The Fear of Losing Control

Horror movies have, for decades, dealt with ghosts, vampires, monsters, mad killers and invading aliens and, usually, the fear of a violent death is all it takes to frighten a character into finding the strength to do what needs to be done (and striking a primal nerve in the viewer as well).    Characters like Abraham Van Helsing find it in them to overcome whatever fears or apprehensions they might have to gather the resolve to rid the world of relentless, blood-sucking evil.  And we, as the viewers, both cheer them on and find a measure of relief when their prey is exterminated, as if, somehow, we were in danger, too.   The same primal instincts of self-preservation inform us when watching a mad killer slashing fresh young victims.   We talk to the screen (“He’s right behind you!” “Run!” ), cover our eyes and hope that someone will defeat this menace or, at the very least, survive to fight another day. But what if the fear is deeper?  What if the fear isn’t about violent death at the hands of a werewolf or vampire or serial killer?  What if the fear is simply no longer having a choice?  Losing your free will?  Losing control over everything that is important to you?  It is a fear that is, quite frankly, one of the most terrifying things a human being will ever encounter but one that horror has only examined erratically, more indirectly as a side-effect than head-on as a condition.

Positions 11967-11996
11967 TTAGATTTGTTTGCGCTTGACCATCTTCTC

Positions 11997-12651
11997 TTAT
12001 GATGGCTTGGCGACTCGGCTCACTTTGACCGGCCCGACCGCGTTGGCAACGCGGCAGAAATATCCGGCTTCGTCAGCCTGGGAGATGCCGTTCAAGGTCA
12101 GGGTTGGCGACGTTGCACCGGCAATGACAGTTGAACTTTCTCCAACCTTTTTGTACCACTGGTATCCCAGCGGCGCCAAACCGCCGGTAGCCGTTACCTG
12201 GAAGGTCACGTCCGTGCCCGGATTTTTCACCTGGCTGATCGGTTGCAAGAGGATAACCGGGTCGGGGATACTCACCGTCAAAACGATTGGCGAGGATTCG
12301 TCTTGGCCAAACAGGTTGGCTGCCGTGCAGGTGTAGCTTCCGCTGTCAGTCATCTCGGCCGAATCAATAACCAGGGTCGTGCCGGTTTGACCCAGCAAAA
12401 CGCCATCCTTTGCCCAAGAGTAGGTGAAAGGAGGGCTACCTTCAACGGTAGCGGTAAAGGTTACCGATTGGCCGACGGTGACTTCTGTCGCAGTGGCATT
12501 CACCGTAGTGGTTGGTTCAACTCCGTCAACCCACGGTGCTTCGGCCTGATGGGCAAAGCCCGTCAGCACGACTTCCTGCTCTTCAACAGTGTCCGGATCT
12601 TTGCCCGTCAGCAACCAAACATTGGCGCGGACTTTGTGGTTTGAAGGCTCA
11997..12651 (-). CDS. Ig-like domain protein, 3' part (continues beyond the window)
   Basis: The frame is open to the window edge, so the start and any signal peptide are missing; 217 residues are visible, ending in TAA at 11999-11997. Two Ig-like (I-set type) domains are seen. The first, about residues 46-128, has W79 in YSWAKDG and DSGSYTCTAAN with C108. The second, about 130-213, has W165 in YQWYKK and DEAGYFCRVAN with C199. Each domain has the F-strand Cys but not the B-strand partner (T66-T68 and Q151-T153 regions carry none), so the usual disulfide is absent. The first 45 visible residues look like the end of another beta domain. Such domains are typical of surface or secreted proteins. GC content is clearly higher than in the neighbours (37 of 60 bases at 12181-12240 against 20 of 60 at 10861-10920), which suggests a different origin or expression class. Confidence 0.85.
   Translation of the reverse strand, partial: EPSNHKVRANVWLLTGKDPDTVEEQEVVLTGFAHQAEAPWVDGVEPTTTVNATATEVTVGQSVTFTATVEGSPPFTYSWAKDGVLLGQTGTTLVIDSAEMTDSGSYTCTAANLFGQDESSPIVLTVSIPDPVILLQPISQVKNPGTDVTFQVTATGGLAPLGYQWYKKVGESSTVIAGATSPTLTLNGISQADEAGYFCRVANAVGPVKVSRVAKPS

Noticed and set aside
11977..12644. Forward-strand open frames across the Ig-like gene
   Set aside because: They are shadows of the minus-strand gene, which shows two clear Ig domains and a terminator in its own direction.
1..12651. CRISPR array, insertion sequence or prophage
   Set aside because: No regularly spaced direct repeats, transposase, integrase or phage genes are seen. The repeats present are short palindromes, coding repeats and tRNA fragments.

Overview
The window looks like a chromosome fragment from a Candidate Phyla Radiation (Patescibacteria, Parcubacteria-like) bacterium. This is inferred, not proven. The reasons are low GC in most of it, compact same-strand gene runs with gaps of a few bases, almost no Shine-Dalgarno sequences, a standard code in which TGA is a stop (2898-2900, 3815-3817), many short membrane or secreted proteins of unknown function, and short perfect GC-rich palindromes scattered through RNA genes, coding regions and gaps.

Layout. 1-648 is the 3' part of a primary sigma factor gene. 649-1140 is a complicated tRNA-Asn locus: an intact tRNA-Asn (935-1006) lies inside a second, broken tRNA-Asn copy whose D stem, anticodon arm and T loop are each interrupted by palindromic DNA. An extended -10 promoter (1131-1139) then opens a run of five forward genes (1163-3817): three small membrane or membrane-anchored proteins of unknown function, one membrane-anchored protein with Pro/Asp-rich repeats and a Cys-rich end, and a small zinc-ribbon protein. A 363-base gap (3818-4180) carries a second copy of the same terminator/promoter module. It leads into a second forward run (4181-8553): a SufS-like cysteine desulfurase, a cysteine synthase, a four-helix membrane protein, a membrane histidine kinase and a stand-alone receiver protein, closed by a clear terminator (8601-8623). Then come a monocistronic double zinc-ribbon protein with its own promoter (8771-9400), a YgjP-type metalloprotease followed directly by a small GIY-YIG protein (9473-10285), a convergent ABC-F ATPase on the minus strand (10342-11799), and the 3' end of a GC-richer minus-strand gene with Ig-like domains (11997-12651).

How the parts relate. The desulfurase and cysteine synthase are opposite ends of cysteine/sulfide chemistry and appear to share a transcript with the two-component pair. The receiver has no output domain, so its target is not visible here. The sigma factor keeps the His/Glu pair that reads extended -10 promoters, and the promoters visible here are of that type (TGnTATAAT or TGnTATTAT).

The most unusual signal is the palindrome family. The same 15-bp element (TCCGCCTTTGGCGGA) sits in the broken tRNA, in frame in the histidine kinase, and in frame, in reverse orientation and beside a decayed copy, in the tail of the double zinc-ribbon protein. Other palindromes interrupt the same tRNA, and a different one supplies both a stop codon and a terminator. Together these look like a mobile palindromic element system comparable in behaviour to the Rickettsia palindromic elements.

October is coming! October is coming!

Every October 1st I turn into a big weirdo. Well… more so.  [...MORE]

Something Wicked This Way Comes

Although Luis Bunuel never made a straight up horror film in the traditional sense, many of his movies contained elements of the horrific and the fantastical such as the “mother meat” nightmare sequence in Los Olvidados (1950), the severed, crawling hand in The Exterminating Angel (1962) or the Devil in his many disguises in the 45 minute allegory, Simon of the Desert (1965). Juan Luis Bunuel (the director’s son), however, launched his feature film career with an audacious and unsettling journey into the paranormal – AU RENDEZ-VOUS DE LA MORT JOYEUSE (1973, aka Expulsion of the Devil) which must have made his father proud as it was brimming with the sort of anarchic disregard for the rational that distinguished the master’s films. It’s also creepy as hell.      [...MORE]